Ulrich Beck

Scientists, whose findings often contradict each other, who change their minds so fundamentally, that what was judged ‘safe’ to swallow today, may be a ‘cancer risk’ in two years time? Can we believe the politicians and the mass media, when the former declare there are no risks, while the latter dramatize the risks in order to maintain circulation and viewing figures? Let me end with an ironic confession of non-knowledge. I know that I, too, simply do not know.

This entry was posted in globalization. Bookmark the permalink.

2 Responses to Ulrich Beck

  1. shinichi says:

    Living in the world risk society

    A Hobhouse Memorial Public Lecture given on Wednesday 15 February 2006 at the London School of Economics

    Ulrich Beck

    http://www.skidmore.edu/~rscarce/Soc-Th-Env/Env%20Theory%20PDFs/Beck–WorldRisk.pdf

  2. shinichi says:

    The greatest military power in history shields itself with an anti-missile defence system costing billions of dollars. Is it not also a bitter irony that this power should be struck to the heart of its security and self-confidence by an action that was utterly improbable according to every logic of risk, when suicide terrorists succeeded in turning commercial passenger aircraft into rockets, which destroyed symbols of American world power? The irony of risk here is that rationality, that is, the experience of the past, encourages anticipation of the wrong kind of risk, the one we believe we can calculate and control, whereas the disaster arises from what we do not know and cannot calculate. The bitter varieties of this risk irony are virtually endless; among them is the fact, that, in order to protect their populations from the danger of terrorism, states increasingly limit civil rights and liberties, with the result that in the end the open, free society may be abolished, but the terrorist threat is by no means averted. The dark irony here is that, while very general risk-induced doubts in the benevolence of the promises of governments to protect their citizens lead to criticisms of the inefficiency of scholarly and state authorities, critics are blind to the possibilities of erecting (or expanding) the authoritarian state on this very inefficiency.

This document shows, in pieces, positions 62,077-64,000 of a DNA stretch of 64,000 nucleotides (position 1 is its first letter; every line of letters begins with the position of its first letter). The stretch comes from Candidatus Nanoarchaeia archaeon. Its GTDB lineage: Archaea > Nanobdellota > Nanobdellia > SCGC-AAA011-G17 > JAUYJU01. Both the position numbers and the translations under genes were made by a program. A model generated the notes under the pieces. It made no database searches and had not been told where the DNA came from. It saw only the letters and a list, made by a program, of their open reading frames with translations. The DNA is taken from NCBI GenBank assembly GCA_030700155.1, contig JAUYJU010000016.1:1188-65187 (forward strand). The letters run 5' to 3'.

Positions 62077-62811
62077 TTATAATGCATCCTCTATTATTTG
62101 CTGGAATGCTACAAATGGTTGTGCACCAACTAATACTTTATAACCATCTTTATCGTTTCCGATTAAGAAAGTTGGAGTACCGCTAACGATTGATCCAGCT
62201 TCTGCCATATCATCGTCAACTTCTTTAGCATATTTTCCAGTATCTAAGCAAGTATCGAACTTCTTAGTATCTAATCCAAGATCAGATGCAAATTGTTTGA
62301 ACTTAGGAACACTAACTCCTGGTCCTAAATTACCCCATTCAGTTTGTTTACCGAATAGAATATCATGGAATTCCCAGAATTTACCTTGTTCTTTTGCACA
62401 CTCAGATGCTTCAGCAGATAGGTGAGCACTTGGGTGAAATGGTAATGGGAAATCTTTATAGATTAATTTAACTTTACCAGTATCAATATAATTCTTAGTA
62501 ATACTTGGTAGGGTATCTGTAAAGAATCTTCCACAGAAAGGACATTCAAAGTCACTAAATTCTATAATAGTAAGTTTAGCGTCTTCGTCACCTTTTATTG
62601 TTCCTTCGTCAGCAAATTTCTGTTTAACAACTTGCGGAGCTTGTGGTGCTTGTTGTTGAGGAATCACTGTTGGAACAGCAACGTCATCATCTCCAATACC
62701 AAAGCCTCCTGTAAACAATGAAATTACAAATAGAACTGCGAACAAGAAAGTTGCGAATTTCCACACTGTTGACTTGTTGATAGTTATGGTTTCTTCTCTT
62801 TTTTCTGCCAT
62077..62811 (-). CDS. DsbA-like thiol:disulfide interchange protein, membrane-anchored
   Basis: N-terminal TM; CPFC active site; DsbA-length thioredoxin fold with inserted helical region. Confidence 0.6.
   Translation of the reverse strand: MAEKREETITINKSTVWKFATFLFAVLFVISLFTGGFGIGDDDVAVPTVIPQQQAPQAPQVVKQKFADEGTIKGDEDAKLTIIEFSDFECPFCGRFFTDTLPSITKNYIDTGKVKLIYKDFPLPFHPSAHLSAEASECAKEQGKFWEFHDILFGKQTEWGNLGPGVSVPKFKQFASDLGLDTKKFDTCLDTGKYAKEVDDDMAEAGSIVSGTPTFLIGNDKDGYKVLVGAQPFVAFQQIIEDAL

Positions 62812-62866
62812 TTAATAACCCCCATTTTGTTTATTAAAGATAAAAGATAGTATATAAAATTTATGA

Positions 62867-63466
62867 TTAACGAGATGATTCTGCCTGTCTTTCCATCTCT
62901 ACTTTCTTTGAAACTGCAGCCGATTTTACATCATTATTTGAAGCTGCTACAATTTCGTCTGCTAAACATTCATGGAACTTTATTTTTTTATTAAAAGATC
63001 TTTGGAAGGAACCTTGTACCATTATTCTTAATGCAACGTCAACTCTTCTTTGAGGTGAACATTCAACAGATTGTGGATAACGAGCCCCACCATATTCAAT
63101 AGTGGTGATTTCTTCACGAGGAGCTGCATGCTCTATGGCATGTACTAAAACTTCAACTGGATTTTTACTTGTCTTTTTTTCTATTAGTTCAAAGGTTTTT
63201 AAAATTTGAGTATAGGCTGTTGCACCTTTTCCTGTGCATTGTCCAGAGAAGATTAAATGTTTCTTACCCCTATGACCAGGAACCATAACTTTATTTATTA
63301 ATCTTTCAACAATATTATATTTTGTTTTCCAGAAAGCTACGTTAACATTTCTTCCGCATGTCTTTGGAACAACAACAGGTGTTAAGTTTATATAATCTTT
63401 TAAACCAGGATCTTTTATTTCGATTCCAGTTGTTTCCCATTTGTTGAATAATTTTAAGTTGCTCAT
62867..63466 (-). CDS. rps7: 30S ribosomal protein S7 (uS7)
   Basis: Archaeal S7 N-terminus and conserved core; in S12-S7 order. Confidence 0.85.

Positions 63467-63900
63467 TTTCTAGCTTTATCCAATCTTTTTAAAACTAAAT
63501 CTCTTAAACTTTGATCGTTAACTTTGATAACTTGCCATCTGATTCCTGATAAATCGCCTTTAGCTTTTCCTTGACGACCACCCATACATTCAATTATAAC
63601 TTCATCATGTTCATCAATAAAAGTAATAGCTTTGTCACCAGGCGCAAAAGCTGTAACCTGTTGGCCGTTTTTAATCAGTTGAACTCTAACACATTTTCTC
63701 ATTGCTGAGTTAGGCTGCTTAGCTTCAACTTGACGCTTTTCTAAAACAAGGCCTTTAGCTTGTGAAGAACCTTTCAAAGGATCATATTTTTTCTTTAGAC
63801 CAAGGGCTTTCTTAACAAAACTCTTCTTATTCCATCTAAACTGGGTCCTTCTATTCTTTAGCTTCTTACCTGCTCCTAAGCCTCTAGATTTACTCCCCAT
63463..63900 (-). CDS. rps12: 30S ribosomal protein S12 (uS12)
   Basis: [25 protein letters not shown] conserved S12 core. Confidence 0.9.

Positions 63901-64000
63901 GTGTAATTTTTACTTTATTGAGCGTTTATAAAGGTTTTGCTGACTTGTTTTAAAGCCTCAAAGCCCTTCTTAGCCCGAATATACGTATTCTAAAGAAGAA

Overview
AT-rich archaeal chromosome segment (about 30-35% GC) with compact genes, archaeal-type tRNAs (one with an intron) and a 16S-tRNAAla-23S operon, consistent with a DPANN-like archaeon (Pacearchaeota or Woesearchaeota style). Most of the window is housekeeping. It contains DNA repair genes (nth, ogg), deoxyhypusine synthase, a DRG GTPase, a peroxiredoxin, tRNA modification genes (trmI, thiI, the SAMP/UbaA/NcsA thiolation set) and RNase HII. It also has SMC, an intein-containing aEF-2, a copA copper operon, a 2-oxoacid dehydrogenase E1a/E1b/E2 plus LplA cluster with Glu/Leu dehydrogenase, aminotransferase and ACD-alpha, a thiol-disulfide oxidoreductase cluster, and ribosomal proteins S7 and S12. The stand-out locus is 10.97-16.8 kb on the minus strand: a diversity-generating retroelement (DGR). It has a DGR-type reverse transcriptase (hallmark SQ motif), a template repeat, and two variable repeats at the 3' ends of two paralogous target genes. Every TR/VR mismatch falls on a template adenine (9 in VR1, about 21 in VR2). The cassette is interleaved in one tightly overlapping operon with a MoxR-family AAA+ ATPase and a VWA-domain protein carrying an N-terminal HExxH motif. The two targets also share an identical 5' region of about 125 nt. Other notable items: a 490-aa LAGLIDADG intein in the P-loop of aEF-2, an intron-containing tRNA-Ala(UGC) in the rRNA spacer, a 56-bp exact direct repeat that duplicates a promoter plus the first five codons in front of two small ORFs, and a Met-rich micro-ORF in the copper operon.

Leave a Reply

Your email address will not be published.